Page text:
Patrick West:

Yet Nietzsche’s eternal recurrence belongs strangely to the realm of metaphysics and dualism. Its fatalism and determinism contradicts Nietzsche’s exhortation for each of us to become our own masters and to become who we truly are.

West characterizes Nietzsche’s idea of the eternal recurrence — live your life as if it will recur again and again eternally, down to the tiniest detail — as “basic self-help stuff.” Self-help, of course, is universally scorned among the media clerisy and the sorts of intellectuals who write books about Nietzsche. It supposedly presents simplistic solutions to complex problems and reduces great art to raw material to be mined by the self-centered for banal “life lessons” — all of which is largely true, even if the scorn is overdone for status-signaling purposes. But I had to laugh at the irony here of West presenting Nietzsche as if he were the slightest bit interested in “each of us” becoming our own masters. He wasn’t. I dare say that this middle-class perspective, for lack of a more precise term, of viewing everyone as more or less on the same moral level, of failing to recognize a genuinely 19th-century aristocratic attitude even as it looks haughtily down its nose at you, is just as much a failure of imagination as anything found in the self-help section of a bookstore. What, you think Nietzsche would have been anything other than repulsed by Spiked magazine and its paint-by-numbers pretensions to be the true voice of the democratic libertarian masses? Ah, right, yes, you probably do.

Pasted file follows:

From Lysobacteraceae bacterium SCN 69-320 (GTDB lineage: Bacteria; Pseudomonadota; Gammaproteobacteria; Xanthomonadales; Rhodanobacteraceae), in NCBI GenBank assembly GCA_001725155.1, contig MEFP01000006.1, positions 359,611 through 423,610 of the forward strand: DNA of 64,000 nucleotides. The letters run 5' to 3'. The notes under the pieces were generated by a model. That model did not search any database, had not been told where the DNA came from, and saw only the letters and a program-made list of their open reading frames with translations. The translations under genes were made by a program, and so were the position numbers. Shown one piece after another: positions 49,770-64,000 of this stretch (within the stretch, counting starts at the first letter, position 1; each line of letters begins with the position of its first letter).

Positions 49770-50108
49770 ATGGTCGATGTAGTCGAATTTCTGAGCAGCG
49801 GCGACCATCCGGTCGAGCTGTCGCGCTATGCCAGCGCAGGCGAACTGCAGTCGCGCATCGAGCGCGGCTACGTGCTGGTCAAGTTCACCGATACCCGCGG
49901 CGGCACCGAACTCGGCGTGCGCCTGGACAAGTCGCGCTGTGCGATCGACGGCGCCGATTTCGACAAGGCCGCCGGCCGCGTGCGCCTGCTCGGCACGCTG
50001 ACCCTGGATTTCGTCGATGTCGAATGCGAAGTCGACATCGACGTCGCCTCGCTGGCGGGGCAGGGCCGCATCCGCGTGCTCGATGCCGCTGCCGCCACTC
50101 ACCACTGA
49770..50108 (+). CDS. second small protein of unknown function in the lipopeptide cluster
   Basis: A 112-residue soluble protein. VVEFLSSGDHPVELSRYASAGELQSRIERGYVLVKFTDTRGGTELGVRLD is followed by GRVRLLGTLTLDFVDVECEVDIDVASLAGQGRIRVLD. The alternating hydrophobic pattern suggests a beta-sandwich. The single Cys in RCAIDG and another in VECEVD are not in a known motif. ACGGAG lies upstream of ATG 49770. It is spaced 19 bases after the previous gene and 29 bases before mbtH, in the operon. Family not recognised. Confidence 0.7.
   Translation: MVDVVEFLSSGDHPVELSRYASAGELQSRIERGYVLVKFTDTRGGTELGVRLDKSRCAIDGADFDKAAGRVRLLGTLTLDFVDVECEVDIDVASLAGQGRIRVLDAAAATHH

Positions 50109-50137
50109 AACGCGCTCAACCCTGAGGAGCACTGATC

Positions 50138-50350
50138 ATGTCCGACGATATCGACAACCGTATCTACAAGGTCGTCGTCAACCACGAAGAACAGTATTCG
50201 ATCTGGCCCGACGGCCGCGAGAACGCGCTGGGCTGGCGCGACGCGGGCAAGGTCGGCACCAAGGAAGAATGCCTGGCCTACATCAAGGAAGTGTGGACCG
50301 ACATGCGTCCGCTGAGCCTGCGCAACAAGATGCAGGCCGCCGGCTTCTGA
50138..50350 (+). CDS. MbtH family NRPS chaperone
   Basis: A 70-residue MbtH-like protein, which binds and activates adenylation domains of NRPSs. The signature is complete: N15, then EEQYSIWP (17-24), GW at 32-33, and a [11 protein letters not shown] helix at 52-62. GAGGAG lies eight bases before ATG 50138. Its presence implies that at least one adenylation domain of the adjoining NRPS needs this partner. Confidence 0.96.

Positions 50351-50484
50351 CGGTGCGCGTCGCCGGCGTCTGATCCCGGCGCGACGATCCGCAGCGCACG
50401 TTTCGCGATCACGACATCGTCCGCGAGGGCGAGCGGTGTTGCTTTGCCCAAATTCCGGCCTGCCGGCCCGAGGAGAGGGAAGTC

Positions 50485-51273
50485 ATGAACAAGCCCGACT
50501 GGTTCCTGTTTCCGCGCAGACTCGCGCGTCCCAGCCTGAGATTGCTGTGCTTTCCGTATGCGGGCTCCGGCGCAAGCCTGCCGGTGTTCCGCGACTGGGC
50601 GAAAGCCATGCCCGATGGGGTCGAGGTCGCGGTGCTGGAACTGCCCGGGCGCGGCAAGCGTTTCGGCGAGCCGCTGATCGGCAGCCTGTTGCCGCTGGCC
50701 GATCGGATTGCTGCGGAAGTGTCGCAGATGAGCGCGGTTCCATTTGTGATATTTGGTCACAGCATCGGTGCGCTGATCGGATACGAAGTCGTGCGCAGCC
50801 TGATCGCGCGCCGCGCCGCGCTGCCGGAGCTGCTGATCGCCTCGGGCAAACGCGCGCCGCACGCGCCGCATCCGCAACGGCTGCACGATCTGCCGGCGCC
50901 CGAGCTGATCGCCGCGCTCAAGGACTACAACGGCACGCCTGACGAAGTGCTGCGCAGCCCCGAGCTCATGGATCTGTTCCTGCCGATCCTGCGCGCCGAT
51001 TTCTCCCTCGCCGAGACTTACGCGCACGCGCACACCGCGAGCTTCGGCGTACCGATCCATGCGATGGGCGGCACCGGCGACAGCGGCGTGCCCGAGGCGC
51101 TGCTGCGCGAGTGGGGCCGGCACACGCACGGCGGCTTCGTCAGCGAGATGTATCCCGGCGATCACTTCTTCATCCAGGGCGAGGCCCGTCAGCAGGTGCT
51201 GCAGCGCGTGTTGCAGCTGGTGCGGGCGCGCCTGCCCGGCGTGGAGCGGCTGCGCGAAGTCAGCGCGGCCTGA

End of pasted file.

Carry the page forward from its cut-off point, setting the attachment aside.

Nietzsche seemed to hint that Goethe came closest to embodying his ideal of the Ubermensch, a man who “disciplined himself to wholeness,” “a spirit who has become free.” He took it for granted that geniuses like Goethe (or himself) came along once every couple centuries or so, and the best the rest of us could do would be to prepare the conditions where such higher types could flourish. They represent the mountain peaks of human existence; most of us spend our unimportant lives down in the valleys. Their work will endure for millennia like the pyramids; the individual slaves who toiled to lay the stonework are justly forgotten. Who could be so ridiculous as to imagine that the ordinary everyman could rise en masse up to the level of a Goethe or Aristotle? Who could generate an incoherent fantasy of human excellence improving cumulatively and indefinitely? Certainly not Nietzsche. For that, you need the stupendous foolishness of a Trotsky. And who could still be so foolish as to lionize a loathsome man who was every bit as monstrous as his fellow Bolsheviks? Ah, right, Spiked magazine. Suddenly, it all makes sense. From the aristocratic heights of Nietzschean philosophy to the fetid swamps of doctrinaire Marxism, it seems that no matter where the self-absorbed Spiked mindset goes, there it finds…itself. How strangely bourgeois!